1. Eat and buy tons of manchego
  2. Try some marzapan
  3. Have drinks or tapas at the Parador terrace

Toledo holds a very special place in my heart – it was the very first place that I visited outside of Madrid during my first trip to Spain (and I made the trip alone no less). It’s fairly accessible from Madrid and will satisfy your craving to experience a charming, quintessential Spanish pueblo. With its teeny tiny alleys that wind like a labyrinth, you will find yourself loving getting lost.

A brief history
Toledo, originally discovered by the Romanians in 192 BC, used to be the capital of Spain and therefore at one point was at the center of commerce and movement throughout Iberia. You wouldn’t really know it these days – it’s hard to imagine its narrow little streets packed like Manhattan. Because it is at the center of the country it has been a melting pot for cultures – Christian, Hebrew and Islamic. Once ruled by the Moors, Toledo was then conquered by the Christians in 1085, and then remained the capital until it was moved to Madrid (largely for lack of space) in 1565.

What to do
When you first arrive to Toledo’s Plaza Mayor you will want to pick up a map, although admittedly, it may end up being useless. The city is so confusing, and yet so small, that by the time you figure out where you are and where you need to go on the map, you will have probably ended up somewhere that you want to be. That said, it’s probably good to have one handy just in case. The tourist office is to your left if you are just entering the main plaza.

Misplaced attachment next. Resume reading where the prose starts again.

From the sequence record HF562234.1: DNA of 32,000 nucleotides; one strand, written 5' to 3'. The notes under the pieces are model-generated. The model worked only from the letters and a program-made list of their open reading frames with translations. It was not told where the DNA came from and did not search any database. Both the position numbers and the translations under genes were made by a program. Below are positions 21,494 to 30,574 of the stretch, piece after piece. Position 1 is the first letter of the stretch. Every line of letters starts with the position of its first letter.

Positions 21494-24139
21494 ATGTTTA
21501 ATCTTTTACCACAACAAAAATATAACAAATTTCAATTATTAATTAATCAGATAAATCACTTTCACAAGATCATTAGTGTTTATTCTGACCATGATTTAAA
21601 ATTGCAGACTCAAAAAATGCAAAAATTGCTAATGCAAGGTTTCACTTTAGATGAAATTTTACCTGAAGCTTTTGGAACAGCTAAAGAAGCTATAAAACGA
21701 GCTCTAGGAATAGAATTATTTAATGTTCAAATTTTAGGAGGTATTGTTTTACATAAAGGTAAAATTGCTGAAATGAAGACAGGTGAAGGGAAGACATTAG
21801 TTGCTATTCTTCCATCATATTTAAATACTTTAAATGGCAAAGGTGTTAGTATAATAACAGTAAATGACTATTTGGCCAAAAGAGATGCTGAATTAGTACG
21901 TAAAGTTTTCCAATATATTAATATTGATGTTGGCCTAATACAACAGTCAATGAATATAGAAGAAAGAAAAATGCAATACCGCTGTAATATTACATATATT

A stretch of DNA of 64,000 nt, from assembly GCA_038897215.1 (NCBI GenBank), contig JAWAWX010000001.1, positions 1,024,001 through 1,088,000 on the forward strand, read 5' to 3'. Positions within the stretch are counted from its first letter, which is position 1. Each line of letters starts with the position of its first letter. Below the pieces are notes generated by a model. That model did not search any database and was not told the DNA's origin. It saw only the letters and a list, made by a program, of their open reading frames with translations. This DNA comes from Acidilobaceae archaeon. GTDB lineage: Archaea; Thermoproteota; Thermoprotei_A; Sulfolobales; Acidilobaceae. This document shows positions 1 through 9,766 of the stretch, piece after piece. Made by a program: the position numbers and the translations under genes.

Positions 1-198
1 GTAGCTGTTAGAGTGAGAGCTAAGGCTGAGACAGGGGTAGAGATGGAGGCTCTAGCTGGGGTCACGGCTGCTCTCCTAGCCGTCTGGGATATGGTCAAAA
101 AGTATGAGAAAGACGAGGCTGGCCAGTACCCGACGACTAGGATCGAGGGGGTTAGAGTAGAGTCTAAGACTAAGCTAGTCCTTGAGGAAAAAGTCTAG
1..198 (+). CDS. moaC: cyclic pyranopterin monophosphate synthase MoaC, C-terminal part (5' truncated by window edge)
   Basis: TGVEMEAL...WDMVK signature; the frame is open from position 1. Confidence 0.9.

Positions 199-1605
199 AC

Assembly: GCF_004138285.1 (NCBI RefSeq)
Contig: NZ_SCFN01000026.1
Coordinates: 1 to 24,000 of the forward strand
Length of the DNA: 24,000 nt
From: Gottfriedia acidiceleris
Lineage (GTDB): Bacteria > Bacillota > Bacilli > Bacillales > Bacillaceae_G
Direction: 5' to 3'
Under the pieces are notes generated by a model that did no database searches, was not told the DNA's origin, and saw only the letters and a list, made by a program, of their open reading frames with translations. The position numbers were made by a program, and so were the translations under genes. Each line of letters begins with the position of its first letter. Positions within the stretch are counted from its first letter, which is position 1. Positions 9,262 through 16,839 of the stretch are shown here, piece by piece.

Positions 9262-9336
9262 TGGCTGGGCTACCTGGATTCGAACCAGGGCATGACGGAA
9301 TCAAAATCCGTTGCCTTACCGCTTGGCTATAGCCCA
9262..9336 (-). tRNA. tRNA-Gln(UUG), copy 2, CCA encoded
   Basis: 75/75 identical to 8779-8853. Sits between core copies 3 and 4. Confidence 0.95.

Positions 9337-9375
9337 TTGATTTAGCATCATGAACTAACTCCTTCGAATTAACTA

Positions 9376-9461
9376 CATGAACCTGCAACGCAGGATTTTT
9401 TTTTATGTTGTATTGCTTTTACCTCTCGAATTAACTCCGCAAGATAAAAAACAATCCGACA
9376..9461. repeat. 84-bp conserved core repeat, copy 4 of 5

The spots you won’t want to miss in Toledo are the cathedral, the Alcazar (or the fortress – although note, it hasn’t been open to the public in the three years I’ve been here, due to construction), and just getting lost in the city.

Other hidden spots you might want to check out include two great vista points. One is behind the Alcazar, if you are facing the Alcazar from the main plaza. Head down the right side of the Alcazar to the very back where you will see a gate with stairs that appear to head down the side of the hill. From there you will find many hidden lookout points where you can view the river wrapped city.

Also a fantastic place to grab tapas and sit back and enjoy the view is the Parador of Toledo. It is across the valley and has an expansive view of the city, which you can enjoy from their terrace. I’ve only gone there by car, but surely if you inquire in the tourist office, they can tell you how to get there by shuttle. It’s only about five minutes away.

What to eat
Well, since Toledo is located in Castilla La Mancha, this means it is home to same marvelous manchego cheese. Do yourself a favor and eat a lot of it. You will also notice that many of the pastry shops have marzapan (or mazapan), a specialty of Toledo.

Other cities to visit in or near Castilla La Mancha
Cuenca (Castilla La Mancha)

Experiences from my blog